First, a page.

Enough to encourage para-Oceanian athletes in 2020


The year 2020 was to be like no other for the Paralympic Movement in the Oceania region. A year filled with medals for some of the most developed countries, and a year filled with new milestones for the Small Island Countries Movement.

While the year was not like the others – a year not to be missed – the Oceania region is celebrating success, with so many highlights that will only guarantee further success in the years to come.


The Australian Open is always a highlight for tennis fans around the world. One of the last international events before sporting events across the world came to a halt, Dylan Alcott once again won by beating Andy Lapthorne 6-0, 6-4 to win the final at Rod Laver Arena . In a generous show of humanity, he donated AUD 40,000 of his prize to people with disabilities affected by the 2019-2020 Australian bushfires.

Japan’s Shingo Kunieda, although not originally from the Oceania region, also made history at the Australian Open by tying Dutch Esther Vergeer’s record on Sunday by winning 44 titles in the Wheelchair Tennis Grand Slam.

A key achievement and highlight for 2020 in the Oceania region was the participation of the seven Pacific NPCs in the Queensland Track and Field Championships, including the International Classification for the Visually Impaired and Physically Impaired. This was only made possible thanks to the financial support program of the IPC.

The grant investment is the largest and most successful for the Oceania Paralympic Committee, and has enabled the region to have all NPCs now with ranked athletes and potential to have full representation of our region in Tokyo.

At the Queensland State Championships in Australia, all seven countries won at least one medal that will help promote parasport in the region, two athletes met a minimum admission standard in Tokyo, and eight performances were within of 5% of the minimum standard, proving that momentum is being built.


Like many parts of the world, Paralympians were in demand in these unprecedented times with people around the world looking for their strength, adaptability and ability to win.

Three Australian athletes shone more than ever before an audience outside of sport. Madison de Rozario’s career and achievements have been recognized with the Australian Paralympic athlete commemorated as a Barbie toll.

Rozario, along with many other female para-athletes, has become a “She-ro” doll for International Women’s Day. De Rozario worked closely with the team at Mattel to create his likeness, which includes his iconic platinum hair and top knot, racing chair and hand guards.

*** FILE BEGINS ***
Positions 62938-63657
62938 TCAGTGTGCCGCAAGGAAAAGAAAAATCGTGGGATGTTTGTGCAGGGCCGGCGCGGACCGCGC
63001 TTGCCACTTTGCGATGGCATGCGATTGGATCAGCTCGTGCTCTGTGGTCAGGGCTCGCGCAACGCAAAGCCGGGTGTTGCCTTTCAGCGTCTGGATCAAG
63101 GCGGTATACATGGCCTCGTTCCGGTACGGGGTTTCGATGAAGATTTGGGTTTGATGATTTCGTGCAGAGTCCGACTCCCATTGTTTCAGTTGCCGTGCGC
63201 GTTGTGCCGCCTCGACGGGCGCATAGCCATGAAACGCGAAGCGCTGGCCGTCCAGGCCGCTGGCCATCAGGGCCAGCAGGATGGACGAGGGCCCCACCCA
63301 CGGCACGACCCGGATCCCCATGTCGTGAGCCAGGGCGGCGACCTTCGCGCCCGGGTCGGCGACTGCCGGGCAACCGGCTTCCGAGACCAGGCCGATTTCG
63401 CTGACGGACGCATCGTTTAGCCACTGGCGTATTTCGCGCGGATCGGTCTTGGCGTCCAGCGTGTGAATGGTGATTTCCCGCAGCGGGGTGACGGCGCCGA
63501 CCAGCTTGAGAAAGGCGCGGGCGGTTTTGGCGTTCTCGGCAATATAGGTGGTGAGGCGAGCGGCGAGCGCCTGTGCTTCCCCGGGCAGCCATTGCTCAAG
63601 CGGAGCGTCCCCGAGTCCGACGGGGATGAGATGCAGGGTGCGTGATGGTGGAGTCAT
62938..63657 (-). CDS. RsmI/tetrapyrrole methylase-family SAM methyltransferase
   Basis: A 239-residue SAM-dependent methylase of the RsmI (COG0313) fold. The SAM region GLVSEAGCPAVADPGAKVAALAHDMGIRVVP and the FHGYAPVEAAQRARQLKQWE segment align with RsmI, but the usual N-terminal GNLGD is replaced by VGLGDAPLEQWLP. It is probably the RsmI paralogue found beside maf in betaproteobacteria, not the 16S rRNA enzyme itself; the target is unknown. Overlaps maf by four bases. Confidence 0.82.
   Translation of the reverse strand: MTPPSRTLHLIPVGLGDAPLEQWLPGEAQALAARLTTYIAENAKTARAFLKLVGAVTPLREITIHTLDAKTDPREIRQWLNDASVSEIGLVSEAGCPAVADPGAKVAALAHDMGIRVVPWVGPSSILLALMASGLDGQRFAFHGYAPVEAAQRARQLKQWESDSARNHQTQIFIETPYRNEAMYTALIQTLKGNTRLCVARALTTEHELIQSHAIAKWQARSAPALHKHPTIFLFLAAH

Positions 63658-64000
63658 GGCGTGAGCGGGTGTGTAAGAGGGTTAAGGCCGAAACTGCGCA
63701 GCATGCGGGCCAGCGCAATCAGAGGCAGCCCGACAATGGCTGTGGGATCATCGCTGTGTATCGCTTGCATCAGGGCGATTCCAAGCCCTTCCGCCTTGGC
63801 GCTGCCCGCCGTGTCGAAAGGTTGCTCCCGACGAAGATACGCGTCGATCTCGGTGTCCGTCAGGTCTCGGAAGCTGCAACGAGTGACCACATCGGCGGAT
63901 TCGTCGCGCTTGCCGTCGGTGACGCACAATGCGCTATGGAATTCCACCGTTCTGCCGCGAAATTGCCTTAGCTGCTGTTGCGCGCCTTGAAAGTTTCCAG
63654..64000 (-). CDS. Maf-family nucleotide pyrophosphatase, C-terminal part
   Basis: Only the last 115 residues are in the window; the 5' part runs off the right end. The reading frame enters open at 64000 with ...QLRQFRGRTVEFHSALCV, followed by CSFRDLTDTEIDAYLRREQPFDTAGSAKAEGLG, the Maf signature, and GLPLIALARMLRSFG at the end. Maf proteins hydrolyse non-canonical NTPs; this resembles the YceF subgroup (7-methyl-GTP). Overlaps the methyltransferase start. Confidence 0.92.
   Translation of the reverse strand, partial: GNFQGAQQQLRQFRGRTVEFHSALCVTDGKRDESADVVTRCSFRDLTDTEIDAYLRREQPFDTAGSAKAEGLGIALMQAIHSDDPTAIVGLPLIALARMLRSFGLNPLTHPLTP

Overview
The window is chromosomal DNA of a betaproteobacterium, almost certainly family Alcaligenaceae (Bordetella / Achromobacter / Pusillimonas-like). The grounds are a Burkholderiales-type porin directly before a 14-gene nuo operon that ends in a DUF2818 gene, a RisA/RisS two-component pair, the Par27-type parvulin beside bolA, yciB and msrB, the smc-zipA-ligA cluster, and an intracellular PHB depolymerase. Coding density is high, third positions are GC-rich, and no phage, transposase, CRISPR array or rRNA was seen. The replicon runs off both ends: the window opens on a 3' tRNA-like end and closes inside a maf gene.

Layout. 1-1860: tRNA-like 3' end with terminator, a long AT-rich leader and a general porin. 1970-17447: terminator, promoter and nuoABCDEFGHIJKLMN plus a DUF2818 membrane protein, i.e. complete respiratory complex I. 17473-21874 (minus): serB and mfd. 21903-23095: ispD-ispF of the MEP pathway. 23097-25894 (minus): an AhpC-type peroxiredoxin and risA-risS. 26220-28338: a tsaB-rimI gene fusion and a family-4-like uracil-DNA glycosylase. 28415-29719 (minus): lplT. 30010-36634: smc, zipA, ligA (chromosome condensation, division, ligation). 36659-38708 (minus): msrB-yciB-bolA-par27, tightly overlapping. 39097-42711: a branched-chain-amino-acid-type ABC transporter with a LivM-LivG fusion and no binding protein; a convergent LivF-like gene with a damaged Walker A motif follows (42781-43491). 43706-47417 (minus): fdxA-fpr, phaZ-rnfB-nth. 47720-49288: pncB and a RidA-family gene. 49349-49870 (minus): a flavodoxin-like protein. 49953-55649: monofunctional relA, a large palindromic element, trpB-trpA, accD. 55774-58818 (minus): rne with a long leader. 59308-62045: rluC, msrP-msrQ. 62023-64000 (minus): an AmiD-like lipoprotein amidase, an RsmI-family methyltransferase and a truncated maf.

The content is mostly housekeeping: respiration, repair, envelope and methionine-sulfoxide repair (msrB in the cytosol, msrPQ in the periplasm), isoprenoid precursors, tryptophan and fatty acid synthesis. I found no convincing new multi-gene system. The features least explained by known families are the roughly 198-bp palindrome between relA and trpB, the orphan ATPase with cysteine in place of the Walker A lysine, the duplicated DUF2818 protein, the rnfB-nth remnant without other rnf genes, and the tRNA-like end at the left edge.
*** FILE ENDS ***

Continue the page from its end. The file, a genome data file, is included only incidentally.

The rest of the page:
Additionally, Ellie Cole and Ryley Batt, also Australians, all had their eyes on them after starring in the Netflix hit Rising Phoenix. Along with seven other athletes, they captivated audiences around the world, displaying the values ​​of the Paralympic movement to a whole new audience.

Students in schools across Australia got a taste of the Paralympic Games, with IPC’s educational program boosting their spirits during testing times. Paralympians have delivered messages of hope and strength to students in Australian schools who have faced the challenges of the pandemic.

As part of the IPC’s I’mPOSSIBLE global education program, Paralympians have connected virtually to classrooms in their respected countries. They shared their personal stories and encouraged more discussion between the children, while introducing them to a new world of sport that many had never discovered before.


In a year of extreme challenges, one story has struck the hearts of many around the world. The Kiribati team traveling for the Queensland Track and Field Championships left Tarawa with great fanfare from their country as the first para athletes to represent Kiribati in an international competition. With visa issues complicating their final preparations, it was extreme luck that saw them arrive safely in Australia on February 29.

(G) Kiribati coach Karotu Bakae with his para-athletes Ongiou Timeon and Karae Tioti.

After some island countries’ success at the Queensland State Track and Field Championships, the team found themselves in a long, exhausting and mentally difficult situation stranded in Fiji due to international borders being closed.

It was nine months of hardship, being away from home for the two athletes, Karea Tioti and Ongiou Timeon and it was also the determination of their coach Karotu Bakae to lift them, support them and take care of them at the during the period of time that showed the Paralympic Valor of our Kiribati family’s courage. The resilience of the team was something to see.


Part of being involved in the Paralympic movement is paying tribute to those who paved the way for today’s rising stars. Paralympics NZ has launched a mission to find 22 of their famous Paralympians, or their families, as part of Project Celebration.

The campaign was launched in 2019 and recognizes former Paralympians, honoring them with pins and numbers to mark their place in history. While 77 had already been found, there are still more they keep looking for and have used their confinement time to search.


About Author

Comments are closed.